While the fingerprint scanner can manipulate the notification drawer, there’s plenty of functionality that Google could be adding.
Being a Google device, it does run stock Android without any additional bloatware and, for those of you who are security conscious, gets very timely security updates and new software updates.
With the Qualcomm® Snapdragon™ 835 CPU and 4GB of RAM, there’s nothing that the Google Pixel 2 XL can’t handle. Apps and games load quickly and run smoothly, and switching between apps is just as quick. As far as performance goes, given the specs and stock Android, there are no surprises here.
The Google Pixel 2 XL sports a pair of dual stereo speakers — one at the top and one at the bottom of the phone. It sure shows as well when listening to music or watching videos. Sound is fairly balanced and is clear and crisp but, like most other smartphones, is lacking a bit on the bass end. Still, as far as smartphones go, the sound quality on the Pixel 2 XL is right up there.
When the Google Pixel 2 XL was first announced, it had the best camera on any smartphone according to DXoMark. The camera on this device is indeed pretty stellar with a quick loading camera app and pretty clear, crisp, and fairly colour accurate images given the right conditions. Even lower light photography is pretty decent if you can hold the phone still enough. In fact, I actually used it for some of the review product photos I took of some recent reviews (like those in our Dell Latitude 7212 review) as I felt that the camera was that decent.
The camera app has the usual assortment of settings including timer, HDR mode, grid assist, colour temperature, manual exposure brightness control, and flash toggling. Another feature the Pixel 2 XL camera has is motion which takes a picture but adds a motion version of a couple seconds to it to make a moving image.
A fun feature that Google rolled out to the Pixel phones is the addition of AR (augmented reality) stickers which lets you add everything from text to characters and food or sporting activities to your images. For the most part, it works pretty well and can make for some fun images.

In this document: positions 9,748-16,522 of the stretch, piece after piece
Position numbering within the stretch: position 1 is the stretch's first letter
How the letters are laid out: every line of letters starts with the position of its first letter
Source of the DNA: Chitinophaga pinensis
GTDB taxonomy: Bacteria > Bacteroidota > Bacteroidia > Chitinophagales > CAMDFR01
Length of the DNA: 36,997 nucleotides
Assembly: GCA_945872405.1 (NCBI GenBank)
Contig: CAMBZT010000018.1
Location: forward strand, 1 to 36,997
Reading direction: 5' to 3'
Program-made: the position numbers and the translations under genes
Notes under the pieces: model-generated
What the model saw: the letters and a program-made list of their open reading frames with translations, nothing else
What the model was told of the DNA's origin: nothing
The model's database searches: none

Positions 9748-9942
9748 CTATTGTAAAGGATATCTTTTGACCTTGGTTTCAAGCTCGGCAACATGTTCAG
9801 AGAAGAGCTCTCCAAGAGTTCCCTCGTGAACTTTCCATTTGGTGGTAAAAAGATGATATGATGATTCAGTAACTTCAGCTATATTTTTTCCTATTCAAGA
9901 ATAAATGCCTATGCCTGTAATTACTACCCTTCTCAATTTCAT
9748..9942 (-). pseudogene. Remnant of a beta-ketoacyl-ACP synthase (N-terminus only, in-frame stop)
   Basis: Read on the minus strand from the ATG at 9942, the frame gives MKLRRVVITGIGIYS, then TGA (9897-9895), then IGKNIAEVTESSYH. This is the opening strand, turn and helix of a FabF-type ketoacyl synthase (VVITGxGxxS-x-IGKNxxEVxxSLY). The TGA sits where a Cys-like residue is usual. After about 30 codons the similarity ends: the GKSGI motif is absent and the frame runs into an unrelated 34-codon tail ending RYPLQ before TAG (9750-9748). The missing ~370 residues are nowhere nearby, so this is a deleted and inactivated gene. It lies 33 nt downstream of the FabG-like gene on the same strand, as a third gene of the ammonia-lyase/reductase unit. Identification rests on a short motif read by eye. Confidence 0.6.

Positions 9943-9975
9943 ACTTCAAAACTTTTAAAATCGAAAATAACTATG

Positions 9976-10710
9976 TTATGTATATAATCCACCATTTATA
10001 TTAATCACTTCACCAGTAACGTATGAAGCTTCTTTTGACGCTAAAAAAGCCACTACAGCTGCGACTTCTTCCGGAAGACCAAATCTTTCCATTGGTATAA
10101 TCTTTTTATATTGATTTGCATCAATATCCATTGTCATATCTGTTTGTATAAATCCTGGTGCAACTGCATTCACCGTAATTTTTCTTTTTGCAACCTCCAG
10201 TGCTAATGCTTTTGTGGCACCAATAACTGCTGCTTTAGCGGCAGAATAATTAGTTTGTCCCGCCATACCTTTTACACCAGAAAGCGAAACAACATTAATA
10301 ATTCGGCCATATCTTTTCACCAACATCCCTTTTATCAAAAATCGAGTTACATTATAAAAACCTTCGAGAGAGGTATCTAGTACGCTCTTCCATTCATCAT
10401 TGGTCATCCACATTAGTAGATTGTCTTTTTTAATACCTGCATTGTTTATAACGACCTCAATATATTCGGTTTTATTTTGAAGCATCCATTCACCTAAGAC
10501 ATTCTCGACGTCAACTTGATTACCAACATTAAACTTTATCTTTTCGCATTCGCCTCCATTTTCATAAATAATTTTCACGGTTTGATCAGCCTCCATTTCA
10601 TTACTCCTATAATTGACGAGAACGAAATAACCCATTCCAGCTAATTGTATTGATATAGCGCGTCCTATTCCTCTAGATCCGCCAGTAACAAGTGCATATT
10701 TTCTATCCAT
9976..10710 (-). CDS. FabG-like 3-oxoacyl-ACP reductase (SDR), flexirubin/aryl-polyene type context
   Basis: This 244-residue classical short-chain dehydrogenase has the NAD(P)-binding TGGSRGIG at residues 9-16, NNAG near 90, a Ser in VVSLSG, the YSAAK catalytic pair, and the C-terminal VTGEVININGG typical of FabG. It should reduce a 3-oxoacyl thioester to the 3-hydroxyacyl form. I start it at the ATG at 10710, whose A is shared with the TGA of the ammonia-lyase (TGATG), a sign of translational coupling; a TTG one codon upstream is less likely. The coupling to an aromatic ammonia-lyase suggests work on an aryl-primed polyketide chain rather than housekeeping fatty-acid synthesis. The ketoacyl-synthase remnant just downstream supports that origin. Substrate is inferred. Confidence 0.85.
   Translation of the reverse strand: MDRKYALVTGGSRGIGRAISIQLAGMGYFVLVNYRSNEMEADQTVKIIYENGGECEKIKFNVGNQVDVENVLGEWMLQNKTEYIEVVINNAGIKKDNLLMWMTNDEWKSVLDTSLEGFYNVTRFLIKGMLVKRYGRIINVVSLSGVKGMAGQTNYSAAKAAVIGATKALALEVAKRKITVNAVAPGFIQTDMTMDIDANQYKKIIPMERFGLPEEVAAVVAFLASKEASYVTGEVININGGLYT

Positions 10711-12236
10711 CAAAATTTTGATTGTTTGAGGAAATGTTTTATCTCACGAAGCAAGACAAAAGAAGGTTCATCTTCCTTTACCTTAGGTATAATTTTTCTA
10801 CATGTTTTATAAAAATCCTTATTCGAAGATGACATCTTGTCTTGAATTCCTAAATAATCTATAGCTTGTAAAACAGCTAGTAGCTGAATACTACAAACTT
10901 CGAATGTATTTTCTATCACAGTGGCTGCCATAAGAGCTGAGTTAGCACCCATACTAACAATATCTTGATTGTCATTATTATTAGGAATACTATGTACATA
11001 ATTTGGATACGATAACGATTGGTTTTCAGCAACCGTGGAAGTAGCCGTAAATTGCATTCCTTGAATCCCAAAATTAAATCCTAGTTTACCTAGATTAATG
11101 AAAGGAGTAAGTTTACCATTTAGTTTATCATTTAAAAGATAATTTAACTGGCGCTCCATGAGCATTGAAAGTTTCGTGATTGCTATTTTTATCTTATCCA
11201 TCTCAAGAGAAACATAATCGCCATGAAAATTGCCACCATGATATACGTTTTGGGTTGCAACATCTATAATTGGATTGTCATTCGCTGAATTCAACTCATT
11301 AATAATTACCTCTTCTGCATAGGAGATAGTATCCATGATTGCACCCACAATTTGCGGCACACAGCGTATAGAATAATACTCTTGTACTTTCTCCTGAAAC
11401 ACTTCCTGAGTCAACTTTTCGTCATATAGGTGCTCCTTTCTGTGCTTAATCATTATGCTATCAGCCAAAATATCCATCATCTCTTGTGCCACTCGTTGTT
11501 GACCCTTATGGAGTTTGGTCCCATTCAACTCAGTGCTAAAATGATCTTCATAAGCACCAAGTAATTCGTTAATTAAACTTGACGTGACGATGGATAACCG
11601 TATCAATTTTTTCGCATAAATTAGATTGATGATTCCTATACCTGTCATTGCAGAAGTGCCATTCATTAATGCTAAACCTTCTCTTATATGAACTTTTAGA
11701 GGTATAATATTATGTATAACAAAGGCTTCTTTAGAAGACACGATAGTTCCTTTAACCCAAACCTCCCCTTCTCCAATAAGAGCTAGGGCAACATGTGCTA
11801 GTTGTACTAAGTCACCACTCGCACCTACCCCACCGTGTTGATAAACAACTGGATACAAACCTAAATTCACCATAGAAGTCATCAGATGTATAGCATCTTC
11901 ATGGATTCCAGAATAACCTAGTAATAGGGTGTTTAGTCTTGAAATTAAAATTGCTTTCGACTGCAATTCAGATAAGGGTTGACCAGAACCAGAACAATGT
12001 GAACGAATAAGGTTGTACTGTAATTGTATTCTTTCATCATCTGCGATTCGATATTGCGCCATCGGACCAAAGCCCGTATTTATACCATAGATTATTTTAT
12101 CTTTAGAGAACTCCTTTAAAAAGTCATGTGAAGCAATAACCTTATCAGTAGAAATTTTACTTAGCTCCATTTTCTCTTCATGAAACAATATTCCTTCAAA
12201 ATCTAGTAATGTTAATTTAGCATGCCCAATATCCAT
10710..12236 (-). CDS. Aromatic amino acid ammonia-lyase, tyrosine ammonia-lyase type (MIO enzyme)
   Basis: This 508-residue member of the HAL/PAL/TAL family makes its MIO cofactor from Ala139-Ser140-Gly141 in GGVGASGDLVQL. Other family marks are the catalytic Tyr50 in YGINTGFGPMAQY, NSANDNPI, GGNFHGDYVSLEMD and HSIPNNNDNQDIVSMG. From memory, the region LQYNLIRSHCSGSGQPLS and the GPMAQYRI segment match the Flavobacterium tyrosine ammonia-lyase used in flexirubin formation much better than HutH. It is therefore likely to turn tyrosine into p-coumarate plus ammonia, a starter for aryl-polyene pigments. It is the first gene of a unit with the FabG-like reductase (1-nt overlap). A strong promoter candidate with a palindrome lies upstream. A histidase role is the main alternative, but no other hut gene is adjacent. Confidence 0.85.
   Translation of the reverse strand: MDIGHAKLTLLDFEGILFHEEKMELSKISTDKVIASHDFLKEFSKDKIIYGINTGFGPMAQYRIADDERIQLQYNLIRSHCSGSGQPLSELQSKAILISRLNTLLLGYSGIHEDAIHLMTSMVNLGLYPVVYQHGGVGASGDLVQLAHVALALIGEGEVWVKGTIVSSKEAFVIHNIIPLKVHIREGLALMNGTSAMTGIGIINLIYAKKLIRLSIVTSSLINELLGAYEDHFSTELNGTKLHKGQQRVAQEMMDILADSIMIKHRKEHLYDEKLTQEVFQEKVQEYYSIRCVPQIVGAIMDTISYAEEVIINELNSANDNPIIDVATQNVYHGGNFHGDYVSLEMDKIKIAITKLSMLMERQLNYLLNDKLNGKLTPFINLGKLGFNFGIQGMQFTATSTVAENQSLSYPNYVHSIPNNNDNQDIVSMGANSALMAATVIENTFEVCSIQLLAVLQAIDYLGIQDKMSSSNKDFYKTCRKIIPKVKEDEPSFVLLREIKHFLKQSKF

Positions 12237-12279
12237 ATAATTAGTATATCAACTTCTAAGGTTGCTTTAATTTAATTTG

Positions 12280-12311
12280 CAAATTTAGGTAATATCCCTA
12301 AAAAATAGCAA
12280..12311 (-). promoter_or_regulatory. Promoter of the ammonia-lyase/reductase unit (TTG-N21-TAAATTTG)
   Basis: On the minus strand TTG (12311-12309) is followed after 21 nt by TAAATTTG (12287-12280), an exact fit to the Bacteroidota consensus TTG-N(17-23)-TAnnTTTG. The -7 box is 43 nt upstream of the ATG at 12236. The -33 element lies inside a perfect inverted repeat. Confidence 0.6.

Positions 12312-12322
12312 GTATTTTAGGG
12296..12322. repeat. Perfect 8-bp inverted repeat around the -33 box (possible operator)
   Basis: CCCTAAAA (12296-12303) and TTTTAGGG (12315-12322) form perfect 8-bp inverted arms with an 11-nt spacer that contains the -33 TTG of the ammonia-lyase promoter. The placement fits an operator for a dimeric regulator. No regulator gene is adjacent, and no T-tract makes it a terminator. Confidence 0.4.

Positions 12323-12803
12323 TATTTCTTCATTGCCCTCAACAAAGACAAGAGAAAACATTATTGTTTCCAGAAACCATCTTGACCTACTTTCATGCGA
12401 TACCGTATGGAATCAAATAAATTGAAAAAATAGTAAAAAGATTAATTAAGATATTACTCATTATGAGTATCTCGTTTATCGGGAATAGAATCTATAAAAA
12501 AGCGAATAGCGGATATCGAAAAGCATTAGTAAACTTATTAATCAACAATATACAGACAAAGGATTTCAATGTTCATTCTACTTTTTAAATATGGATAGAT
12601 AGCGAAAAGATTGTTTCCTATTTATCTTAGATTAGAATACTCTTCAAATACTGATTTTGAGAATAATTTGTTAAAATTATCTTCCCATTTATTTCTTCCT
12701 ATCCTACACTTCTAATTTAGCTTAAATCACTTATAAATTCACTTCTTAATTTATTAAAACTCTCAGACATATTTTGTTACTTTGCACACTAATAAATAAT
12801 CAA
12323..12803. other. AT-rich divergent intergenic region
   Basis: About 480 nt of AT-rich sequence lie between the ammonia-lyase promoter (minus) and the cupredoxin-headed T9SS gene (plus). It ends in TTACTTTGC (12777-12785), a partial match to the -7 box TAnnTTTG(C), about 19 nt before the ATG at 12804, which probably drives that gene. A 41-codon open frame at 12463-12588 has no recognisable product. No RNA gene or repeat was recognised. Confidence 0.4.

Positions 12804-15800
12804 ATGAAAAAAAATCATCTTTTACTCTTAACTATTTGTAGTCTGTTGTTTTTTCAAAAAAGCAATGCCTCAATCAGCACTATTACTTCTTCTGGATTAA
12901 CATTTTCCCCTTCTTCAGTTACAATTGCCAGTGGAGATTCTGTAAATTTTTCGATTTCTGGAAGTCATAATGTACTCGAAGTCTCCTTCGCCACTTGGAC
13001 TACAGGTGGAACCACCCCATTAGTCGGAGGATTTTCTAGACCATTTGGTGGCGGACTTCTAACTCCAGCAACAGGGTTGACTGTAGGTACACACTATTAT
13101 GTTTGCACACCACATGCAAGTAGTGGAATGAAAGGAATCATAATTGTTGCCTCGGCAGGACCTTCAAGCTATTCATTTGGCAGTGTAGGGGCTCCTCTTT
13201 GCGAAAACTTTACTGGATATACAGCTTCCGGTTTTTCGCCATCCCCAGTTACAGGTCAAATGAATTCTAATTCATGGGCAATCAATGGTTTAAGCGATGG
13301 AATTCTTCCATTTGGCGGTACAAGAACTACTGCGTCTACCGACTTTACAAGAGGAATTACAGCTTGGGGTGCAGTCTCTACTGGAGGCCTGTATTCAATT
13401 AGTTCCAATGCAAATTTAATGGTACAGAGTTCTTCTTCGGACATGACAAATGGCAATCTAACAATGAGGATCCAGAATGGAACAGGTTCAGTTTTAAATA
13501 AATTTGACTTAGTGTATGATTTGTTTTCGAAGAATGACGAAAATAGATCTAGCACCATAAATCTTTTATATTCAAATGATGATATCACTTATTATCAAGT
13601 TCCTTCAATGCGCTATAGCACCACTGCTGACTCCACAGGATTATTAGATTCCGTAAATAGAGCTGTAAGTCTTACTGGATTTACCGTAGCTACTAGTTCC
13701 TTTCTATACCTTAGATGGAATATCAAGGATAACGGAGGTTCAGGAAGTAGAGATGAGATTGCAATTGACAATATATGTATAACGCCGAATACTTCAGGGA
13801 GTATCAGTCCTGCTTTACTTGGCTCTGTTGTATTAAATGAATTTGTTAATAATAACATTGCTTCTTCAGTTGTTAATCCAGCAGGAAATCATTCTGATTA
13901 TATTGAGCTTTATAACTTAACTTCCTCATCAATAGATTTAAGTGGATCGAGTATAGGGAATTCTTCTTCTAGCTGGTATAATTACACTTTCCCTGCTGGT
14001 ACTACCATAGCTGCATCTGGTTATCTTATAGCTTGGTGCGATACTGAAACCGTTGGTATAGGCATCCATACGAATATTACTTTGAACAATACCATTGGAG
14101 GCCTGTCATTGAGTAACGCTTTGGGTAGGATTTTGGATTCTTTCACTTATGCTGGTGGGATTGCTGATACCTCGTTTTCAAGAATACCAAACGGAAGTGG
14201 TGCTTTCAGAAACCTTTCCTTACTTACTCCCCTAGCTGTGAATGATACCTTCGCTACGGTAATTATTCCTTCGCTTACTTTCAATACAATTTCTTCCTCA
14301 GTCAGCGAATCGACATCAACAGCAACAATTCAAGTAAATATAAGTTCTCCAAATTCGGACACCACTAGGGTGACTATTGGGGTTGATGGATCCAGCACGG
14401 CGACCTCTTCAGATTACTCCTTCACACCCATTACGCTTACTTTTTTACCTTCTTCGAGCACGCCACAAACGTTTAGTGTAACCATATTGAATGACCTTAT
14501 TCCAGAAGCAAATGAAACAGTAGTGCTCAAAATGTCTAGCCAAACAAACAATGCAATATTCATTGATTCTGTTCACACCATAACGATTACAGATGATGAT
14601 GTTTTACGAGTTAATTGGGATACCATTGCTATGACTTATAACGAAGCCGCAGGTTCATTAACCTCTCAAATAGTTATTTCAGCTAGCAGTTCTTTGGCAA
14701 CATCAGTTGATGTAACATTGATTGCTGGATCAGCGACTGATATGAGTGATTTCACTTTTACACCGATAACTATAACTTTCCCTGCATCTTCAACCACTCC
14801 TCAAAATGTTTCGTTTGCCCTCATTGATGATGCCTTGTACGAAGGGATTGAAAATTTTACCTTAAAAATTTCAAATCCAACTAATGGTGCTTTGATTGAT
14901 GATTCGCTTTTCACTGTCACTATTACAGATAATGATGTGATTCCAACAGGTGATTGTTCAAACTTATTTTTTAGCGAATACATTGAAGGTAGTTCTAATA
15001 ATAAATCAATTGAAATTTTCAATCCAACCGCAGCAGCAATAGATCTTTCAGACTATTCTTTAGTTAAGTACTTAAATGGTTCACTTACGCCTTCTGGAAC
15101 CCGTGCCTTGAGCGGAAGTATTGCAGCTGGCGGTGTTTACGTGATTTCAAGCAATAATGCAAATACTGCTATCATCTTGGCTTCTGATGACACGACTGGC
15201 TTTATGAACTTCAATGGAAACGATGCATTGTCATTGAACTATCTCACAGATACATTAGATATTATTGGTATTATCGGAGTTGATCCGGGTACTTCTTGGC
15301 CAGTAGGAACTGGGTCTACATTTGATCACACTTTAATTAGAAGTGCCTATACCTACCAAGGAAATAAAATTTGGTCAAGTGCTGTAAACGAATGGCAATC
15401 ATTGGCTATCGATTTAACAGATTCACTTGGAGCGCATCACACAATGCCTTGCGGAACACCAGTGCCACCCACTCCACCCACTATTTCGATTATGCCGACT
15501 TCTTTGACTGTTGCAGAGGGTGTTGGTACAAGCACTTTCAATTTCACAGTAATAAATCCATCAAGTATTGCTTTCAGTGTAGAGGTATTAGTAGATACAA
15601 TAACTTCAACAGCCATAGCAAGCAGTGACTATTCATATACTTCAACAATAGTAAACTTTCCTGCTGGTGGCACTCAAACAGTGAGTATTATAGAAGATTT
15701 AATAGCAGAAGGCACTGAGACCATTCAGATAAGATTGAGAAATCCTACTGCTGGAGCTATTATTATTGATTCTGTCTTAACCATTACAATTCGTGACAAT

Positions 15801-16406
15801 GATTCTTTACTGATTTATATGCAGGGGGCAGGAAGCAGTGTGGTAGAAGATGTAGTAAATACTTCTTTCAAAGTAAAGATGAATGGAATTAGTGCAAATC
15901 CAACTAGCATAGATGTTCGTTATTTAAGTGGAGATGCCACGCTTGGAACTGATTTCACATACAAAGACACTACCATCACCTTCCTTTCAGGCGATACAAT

100% crop, outdoors.
In addition, photos taken with the Pixel 2 XL are stored at full resolution for free on Google Photos for two years which offers some extra peace of mind for those precious memories.
I’m one of those that rarely use their smartphone for phone calls but for the few that I do make, reception was great and call quality was clear and crisp. The party on the other end of the calls had no issues hearing me and said it sounded clear as well.
Battery life is a growing concern these days with smartphones getting thinner and thinner. With the Google Pixel 2 XL, I was able to consistently make it through the day and then some on a single charge. Usually by the end of the day, with moderate usage like checking and responding to email and chats, playing a few games for about an hour, browsing the web, and watching the odd video, I’d be sitting at between 35-40% battery life left.
If you do find yourself running down the battery quickly due to extra gaming or heavy use, the Pixel 2 XL does recharge pretty quick and even a short 15-minute charge will give you a few hours of extra battery life.
The Google Pixel 2 XL isn’t cheap though and goes toe to toe with other high-end flagship devices. The device sells through the Google Store for $849USD ($1159CAD) for the 64GB version and $949USD ($1289CAD) for the 128GB version. You can save a few dollars on Amazon with the 64GB version for as low as $719.99USD for an unlocked version.
While it may seem pricey, the Pixel 2 XL is pretty much in line with other devices with similar specs.
The Google Pixel 2 XL is the second iteration (and third or fourth smartphone depending how you look at it) of Google’s internally developed smartphones. While it’s nothing overly special or different, it is a solid Android smartphone with the added luxury of having stock Android and timely security updates straight from Google. It’s also nice to see Google implementing some features from other OEMs into the hardware and the Android operating system as well, but there are still many more useful features they can add.
*We were sent a review unit of the Google Pixel 2 XL for the purposes of this review.
Google Pixel 2 XL$849+ USD
Sound Quality9.0 /10
Reception/Call Quality9.5 /10
Battery Life10.0 /10
- Not a fan of the fluorescent orange power button
- Fairly stock/bland design
- Active edge can't be remapped to other programs